How fraudsters sell to older people

mobile-paymentCreating excitement about a proposition, putting a time limit on making a purchase decision, invoking trusted sources.

These are recognisable strategies that are often used to encourage potential customers to buy, and buy fast.

Whether you like them or not, they are often employed by genuine businesses to get people off the “I’m not sure” fence and buying.

Now, though, it seems financial fraudsters are using the same methods to victimise older people.

A new report from Stanford University has found that scammers are using “high-arousal” emotions such as anger or excitement to encourage people to make risky purchases.  And older people seem to be more vulnerable to this approach than younger people.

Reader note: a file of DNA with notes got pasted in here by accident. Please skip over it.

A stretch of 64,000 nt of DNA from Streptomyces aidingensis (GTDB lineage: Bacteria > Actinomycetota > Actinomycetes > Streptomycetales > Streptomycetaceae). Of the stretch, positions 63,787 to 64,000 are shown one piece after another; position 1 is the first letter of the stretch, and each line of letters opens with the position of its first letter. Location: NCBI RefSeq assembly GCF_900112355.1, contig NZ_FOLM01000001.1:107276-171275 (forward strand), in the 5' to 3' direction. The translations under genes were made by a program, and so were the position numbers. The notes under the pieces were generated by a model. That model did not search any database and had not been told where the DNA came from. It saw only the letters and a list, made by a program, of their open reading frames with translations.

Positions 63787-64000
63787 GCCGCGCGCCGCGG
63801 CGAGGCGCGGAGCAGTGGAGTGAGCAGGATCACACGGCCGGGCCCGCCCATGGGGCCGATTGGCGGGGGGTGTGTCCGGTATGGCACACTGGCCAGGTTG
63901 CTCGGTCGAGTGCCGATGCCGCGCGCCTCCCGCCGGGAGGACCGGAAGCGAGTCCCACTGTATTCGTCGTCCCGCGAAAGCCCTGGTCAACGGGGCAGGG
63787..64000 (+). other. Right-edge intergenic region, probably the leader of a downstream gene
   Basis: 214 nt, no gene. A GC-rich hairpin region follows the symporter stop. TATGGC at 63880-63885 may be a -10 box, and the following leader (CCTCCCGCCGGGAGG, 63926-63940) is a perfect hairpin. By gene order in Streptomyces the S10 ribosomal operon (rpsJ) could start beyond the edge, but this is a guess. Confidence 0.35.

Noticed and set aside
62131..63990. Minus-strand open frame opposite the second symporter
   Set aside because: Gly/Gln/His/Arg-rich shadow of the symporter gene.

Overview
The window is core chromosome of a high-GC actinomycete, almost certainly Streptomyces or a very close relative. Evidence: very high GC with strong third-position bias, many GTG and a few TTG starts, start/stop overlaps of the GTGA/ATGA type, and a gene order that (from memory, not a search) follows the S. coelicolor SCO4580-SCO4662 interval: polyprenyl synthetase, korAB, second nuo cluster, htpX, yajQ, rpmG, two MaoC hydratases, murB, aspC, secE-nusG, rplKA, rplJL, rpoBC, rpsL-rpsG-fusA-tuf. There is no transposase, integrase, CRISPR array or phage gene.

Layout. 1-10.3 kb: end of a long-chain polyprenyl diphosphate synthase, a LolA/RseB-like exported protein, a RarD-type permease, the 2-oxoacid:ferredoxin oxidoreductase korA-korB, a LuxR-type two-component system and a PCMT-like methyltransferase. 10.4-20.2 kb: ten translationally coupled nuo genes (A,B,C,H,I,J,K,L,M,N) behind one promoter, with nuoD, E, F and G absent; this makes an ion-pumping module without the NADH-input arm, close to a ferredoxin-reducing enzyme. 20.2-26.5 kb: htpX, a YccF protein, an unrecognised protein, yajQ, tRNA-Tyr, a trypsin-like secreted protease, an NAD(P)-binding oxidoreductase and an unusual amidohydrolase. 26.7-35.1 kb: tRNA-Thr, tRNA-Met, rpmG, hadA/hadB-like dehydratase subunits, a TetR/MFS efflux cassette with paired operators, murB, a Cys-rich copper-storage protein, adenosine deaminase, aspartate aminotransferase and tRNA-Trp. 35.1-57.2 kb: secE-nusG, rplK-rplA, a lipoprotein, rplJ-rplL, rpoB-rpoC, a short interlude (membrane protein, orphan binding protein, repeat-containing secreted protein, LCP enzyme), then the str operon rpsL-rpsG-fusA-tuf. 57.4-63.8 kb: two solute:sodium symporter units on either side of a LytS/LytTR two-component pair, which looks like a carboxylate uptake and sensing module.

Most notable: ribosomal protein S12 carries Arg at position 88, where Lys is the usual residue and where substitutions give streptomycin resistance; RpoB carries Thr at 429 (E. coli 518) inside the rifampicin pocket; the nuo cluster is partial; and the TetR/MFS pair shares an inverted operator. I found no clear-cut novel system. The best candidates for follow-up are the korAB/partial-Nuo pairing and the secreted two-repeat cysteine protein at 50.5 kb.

Even though they may recognise that an appeal may not be credible, older people are still more likely to make that decision to buy if their emotions have been heightened than if they are in a more “low-arousal” state of being bored, depressed or tired..

This puts a new perspective on how we sell to this age group.

You could argue that if the research is valid, it’s a perfectly feasible approach to selling real goods and services to older people. But if fraudsters are busy perfecting the art, should we be taking the moral high ground and refusing to get involved?